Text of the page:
Tune Up Your Gun Handling
March 19, 2012 by Karl Rehn
All the photos taken to show these examples were done using a handgun with a training barrel or other non-firearm props, to ensure that no gun safety rules were broken.
Over the past 20 years, I’ve taught everything from National Rifle Association Basic Pistol to Texas Concealed Handgun Licensing to Defensive Pistol Skills to students with a wide range of skill, experience and prior training.
As a competition shooter and customer of commercial ranges, I’ve had the opportunity to observe good, bad and ugly gun-handling habits. That experience has led me to accept an inconvenient truth about gun owners: Every gun owner believes that his or her gun handling is safe, regardless of how good or bad that gun handling is.
This is an example of illusory superiority: a cognitive bias that causes people to overestimate their positive qualities and abilities and to underestimate their negative qualities, relative to others. It’s also known as the Lake Wobegon effect, because none of us believe we are below average.
That means, of course, that none of the discussion that follows applies to you, but you probably know someone who would benefit from this article. What separates a gun owner from a “shooter” is how you handle your gun during the 99 percent of the time you aren’t shooting it. Strive to be a “shooter” and ensure that your gun handling is safe 100 percent of the time.
Most gun owners can recite either the NRA’s Three Rules of Gun Safety or Jeff Cooper’s Four Rules, and they will claim (even as they violate one or more rules) that they obey those rules all the time. My observation is that while the absolute gun safety rules are common to all situations, their interpretation varies widely, particularly with regard to gun handling at commercial shooting ranges and less formal situations.
Most of them occur because the person handling the gun does not fully grasp the concept of “safe direction” and incorrectly believes that there is an “It’s OK; it’s unloaded” exemption.
In addition to basic gun safely rules, there are fundamental rules of range etiquette, such as only handling guns at the designated firing line, and stopping all shooting immediately if a cease fire is called. Those who have shot only in informal situations or at poorly supervised ranges often are unaware of these range etiquette policies.
What to do when you encounter one of the Terrible Twelve at a range or a gun shop? As they are in the act of committing one of these gun handling sins, ask them, “Would you be willing to fire a shot out of that gun, pointed where it is right now?”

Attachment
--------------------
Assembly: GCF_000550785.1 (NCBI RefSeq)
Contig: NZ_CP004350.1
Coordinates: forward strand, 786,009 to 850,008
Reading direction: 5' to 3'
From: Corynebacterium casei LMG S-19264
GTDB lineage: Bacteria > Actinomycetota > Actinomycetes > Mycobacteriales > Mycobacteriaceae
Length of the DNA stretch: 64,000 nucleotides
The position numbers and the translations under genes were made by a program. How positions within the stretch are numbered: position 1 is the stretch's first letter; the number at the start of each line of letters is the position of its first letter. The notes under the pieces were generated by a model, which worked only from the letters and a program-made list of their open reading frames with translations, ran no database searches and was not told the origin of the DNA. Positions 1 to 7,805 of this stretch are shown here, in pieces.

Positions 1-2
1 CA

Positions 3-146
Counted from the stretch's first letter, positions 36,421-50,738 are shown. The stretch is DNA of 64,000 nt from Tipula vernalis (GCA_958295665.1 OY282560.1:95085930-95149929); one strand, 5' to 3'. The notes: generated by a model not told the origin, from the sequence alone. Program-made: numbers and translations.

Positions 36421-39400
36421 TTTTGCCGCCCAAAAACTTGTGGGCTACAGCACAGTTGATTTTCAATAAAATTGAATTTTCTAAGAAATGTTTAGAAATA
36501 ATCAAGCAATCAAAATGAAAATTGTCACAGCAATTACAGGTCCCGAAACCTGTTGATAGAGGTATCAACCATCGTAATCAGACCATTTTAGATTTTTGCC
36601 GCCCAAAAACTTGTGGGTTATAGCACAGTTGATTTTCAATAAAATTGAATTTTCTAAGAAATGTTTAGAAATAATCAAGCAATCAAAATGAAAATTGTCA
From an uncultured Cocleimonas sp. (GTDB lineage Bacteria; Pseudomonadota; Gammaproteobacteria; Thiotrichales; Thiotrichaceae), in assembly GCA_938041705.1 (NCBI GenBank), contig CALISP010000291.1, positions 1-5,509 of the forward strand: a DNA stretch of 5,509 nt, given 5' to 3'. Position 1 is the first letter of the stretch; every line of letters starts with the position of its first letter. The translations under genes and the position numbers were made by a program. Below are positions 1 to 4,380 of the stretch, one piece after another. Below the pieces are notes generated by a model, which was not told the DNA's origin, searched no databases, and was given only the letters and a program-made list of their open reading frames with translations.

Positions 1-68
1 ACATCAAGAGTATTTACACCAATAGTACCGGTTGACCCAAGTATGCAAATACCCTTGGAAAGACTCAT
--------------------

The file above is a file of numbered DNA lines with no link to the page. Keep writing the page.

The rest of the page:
Hopefully they will answer “No.” Then ask, “Then why are you pointing it in that direction?” If enough people start correcting others on these errors, perhaps we can indeed, all be above average in our safe gun handling skills.
NRA Three Rules
- Always keep the muzzle pointed in a safe direction
- Always keep your finger off the trigger until ready to shoot.
- Always keep guns unloaded until ready to use.
Jeff Cooper’s Four Rules Of Gun Safety
- All guns are always loaded. Even if they are not, treat them as if they are.
- Never let the muzzle cover anything you are not willing to destroy. (For those who insist that this particular gun is unloaded, see Rule 1.)
- Keep your finger off the trigger until your sights are on the target. (This is the Golden Rule. Its violation is directly responsible for about 60 percent of inadvertent discharges.)
- Identify your target and what is behind it. Never shoot at anything that you have not positively identified.
The NRA rules are each stated as specific direction, with most important first. With the gun pointed in a safe direction, if you fire a round you didn’t intend to, it still goes in a safe direction. Cooper uses three of his rules (1, 2 and 4) to address safe direction in various ways. While he’s correct that failure to obey his Rule 3 is responsible for most negligent discharges, the safe gun handling failures described in the adjacent article are overwhelmingly a result of failing to follow NRA Rule 1 or the other three of Cooper’s rules.
Peter M. Friedman*
NRA Training Counselor, NRA Law Enforcement Handgun Instructor, LEOSA HR218 Firearm Requalification, CA BSIS Guard & Firearm Training Instructor, NRA Pistol, Rifle, Shotgun Instructor
*Former Deputy – San Bernardino County Sheriff’s Dept.
*Member – Contra Costa County Sheriff’s Posse
*NRA Life Member 140506318